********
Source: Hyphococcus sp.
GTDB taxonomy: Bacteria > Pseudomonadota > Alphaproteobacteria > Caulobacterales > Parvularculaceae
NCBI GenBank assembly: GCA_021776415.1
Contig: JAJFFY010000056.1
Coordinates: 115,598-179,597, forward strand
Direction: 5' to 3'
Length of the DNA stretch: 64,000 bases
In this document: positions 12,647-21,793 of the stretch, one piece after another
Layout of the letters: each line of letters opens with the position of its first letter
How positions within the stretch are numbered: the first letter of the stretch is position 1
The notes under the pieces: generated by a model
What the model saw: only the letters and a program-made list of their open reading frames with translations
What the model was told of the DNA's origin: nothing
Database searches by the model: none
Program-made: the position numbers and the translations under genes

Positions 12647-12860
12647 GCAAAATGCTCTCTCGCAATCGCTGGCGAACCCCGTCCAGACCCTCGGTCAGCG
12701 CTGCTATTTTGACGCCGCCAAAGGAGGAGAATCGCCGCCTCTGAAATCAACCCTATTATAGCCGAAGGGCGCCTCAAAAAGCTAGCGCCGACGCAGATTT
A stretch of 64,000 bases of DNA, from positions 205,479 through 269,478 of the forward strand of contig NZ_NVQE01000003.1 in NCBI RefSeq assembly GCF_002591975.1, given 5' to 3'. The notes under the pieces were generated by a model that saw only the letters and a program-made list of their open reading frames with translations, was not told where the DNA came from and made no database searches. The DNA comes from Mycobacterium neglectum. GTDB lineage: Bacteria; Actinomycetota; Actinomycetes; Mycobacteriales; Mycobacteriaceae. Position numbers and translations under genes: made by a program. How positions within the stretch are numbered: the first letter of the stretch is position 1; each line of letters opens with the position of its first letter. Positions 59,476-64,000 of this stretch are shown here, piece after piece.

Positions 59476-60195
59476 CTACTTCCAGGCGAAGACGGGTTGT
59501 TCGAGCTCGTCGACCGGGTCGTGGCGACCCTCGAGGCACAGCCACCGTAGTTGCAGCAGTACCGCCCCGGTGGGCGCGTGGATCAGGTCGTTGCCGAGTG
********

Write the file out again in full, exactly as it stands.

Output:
Source: Hyphococcus sp.
GTDB taxonomy: Bacteria > Pseudomonadota > Alphaproteobacteria > Caulobacterales > Parvularculaceae
NCBI GenBank assembly: GCA_021776415.1
Contig: JAJFFY010000056.1
Coordinates: 115,598-179,597, forward strand
Direction: 5' to 3'
Length of the DNA stretch: 64,000 bases
In this document: positions 12,647-21,793 of the stretch, one piece after another
Layout of the letters: each line of letters opens with the position of its first letter
How positions within the stretch are numbered: the first letter of the stretch is position 1
The notes under the pieces: generated by a model
What the model saw: only the letters and a program-made list of their open reading frames with translations
What the model was told of the DNA's origin: nothing
Database searches by the model: none
Program-made: the position numbers and the translations under genes

Positions 12647-12860
12647 GCAAAATGCTCTCTCGCAATCGCTGGCGAACCCCGTCCAGACCCTCGGTCAGCG
12701 CTGCTATTTTGACGCCGCCAAAGGAGGAGAATCGCCGCCTCTGAAATCAACCCTATTATAGCCGAAGGGCGCCTCAAAAAGCTAGCGCCGACGCAGATTT
A stretch of 64,000 bases of DNA, from positions 205,479 through 269,478 of the forward strand of contig NZ_NVQE01000003.1 in NCBI RefSeq assembly GCF_002591975.1, given 5' to 3'. The notes under the pieces were generated by a model that saw only the letters and a program-made list of their open reading frames with translations, was not told where the DNA came from and made no database searches. The DNA comes from Mycobacterium neglectum. GTDB lineage: Bacteria; Actinomycetota; Actinomycetes; Mycobacteriales; Mycobacteriaceae. Position numbers and translations under genes: made by a program. How positions within the stretch are numbered: the first letter of the stretch is position 1; each line of letters opens with the position of its first letter. Positions 59,476-64,000 of this stretch are shown here, piece after piece.

Positions 59476-60195
59476 CTACTTCCAGGCGAAGACGGGTTGT
59501 TCGAGCTCGTCGACCGGGTCGTGGCGACCCTCGAGGCACAGCCACCGTAGTTGCAGCAGTACCGCCCCGGTGGGCGCGTGGATCAGGTCGTTGCCGAGTG